In addition to serving at the Newman Center at Northern State University in Aberdeen and as pastor of Sacred Heart Parish in Westport, I am excited to join Father Shaun Haggerty in promoting vocations to the priesthood for our diocese.
Splitting the vocations director position is not unheard of, and we have done it here in Sioux Falls in the past. Father Haggerty and I have been in discussion about how we can work together using our own particular gifts. We will be doing our best to serve our diocese in this role, and we continue to ask everyone for their prayers and encouragement for more good and holy vocations to the priesthood. We all share in this responsibility to foster a culture where young people can hear the ways in which God is calling them to serve.
Some might think promoting the priesthood a daunting task given our current climate both inside the Church and in modern culture. As true as that may be, I come into this additional assignment with great hope because of the facts that still remain; namely, this is Christ’s Church and this is still where I find Jesus. These facts haven’t changed.
The current climate has led me to reflect on the circumstances surrounding my own vocational discernment. Back in 2003 I was a rather reserved high school student who held a mostly private faith in the small town of Eden. Drawing attention to myself, sticking my head out for Jesus, was about the last thing I wanted to do, and deciding to enter seminary was personally challenging because of the public nature of that decision.
In addition to my own internal obstacles, you might remember the national media reports of sexual abuse and cover-ups by priests and bishops coming out of Boston at that time. That type of news was as disheartening then as it is now, and many within the Church were understandably shaken to the core by such reports. Looking at these circumstances it seemed perhaps unreasonable for me to enter the seminary 15 years ago.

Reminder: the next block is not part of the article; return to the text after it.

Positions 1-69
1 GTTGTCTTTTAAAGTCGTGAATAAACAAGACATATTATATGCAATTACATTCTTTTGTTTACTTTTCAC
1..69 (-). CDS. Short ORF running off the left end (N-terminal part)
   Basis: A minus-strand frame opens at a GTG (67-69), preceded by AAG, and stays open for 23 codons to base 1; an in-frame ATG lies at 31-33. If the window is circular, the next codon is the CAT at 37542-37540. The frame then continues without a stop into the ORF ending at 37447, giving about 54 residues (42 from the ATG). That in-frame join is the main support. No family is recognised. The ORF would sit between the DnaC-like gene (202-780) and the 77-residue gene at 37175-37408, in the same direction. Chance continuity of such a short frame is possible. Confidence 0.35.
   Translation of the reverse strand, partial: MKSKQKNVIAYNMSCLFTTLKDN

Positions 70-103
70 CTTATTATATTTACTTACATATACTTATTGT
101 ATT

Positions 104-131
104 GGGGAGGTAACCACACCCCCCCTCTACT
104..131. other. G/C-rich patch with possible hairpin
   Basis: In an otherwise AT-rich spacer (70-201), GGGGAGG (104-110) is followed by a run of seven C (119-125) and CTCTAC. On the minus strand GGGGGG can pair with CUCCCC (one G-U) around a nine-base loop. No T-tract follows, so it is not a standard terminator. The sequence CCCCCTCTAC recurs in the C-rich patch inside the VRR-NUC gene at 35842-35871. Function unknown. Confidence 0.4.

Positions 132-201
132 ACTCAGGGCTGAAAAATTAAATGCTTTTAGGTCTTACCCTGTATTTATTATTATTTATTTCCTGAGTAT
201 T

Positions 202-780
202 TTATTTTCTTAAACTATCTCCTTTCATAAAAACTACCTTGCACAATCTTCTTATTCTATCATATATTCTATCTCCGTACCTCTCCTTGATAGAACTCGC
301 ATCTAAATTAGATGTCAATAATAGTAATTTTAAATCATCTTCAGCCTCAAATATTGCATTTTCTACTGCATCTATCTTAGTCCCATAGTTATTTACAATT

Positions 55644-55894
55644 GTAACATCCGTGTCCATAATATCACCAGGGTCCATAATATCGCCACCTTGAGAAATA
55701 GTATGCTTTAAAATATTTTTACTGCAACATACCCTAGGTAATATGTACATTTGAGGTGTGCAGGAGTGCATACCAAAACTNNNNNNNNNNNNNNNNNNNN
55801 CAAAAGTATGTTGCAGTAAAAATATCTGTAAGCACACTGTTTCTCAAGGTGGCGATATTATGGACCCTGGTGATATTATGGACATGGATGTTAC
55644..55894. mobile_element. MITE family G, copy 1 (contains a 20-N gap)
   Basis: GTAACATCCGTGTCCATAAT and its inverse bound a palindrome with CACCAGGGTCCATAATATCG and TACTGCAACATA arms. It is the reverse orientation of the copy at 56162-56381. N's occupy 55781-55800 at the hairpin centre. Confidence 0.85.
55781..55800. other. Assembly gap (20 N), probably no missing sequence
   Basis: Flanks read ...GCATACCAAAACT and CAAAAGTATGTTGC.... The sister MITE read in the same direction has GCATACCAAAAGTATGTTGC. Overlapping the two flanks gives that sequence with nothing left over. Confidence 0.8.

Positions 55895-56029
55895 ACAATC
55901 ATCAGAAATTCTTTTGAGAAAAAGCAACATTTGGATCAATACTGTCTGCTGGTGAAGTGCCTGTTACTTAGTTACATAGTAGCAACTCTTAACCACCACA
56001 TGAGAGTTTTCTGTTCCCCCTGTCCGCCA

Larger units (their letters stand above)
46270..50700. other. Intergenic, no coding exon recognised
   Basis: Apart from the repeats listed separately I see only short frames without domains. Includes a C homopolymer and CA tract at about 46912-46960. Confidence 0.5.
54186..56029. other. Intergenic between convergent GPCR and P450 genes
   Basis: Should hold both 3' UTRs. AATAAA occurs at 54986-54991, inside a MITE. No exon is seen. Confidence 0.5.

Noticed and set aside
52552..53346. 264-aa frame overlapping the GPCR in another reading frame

But why did I?
Why do young men still decide to go to seminary today?
For me at least it was because of facts. Even with unfavorable circumstances in 2003, I couldn’t deny the facts in front of me. The fact that I desired to follow Christ more closely and felt a draw to the priesthood. The fact that Father Jim Friedrich, knowing nothing of my thoughts on seminary, asked me to visit the seminary. The fact that during that visit in 2002, there was an evident, even palpable peace. The fact that good priests mentored me, and the fact that confession and the Eucharist were still where I found Jesus present in a real and powerful way.
These were undeniable evidences that allowed me to enter seminary with a real confidence even amidst scandal and difficulty.
These evidences remain for me today. I get to see Jesus changing the lives of our students on campus here at NSU, he is working in the parishioners at Westport, and just this August at the seminarian gathering amidst a new outbreak of scandal, I encountered a joy among the seminarians of our diocese that could come from nowhere other than Christ.
I pray we never cease to be people who see Jesus active and present in our midst now. The promotion of vocations, and really, the spreading of Christianity, depends on it. His presence among us now, if we are attentive, becomes the fact that is so undeniable that no matter what obstacles arise or how small our Church might become, is the source of our confidence.
Joyfully, full of hope, we continue to proclaim a living God.
I’m so grateful to be a priest. What a beautiful gift. What a beautiful vocation. Without reservation, I join Father Haggerty in inviting young men to consider the priesthood.
We will be visiting Immaculate Heart of Mary Seminary in Winona, MN November 10-12, 2018 and St. John Vianney Seminary in St. Paul, MN November 15-17, 2018. These are great opportunities for a young man to discover new evidence of a potential call to serve the Lord in this capacity.
May God Bless our diocese with many more good and holy priests.
You can learn more about all the Vocation Office opportunities at www.sfvocations.org.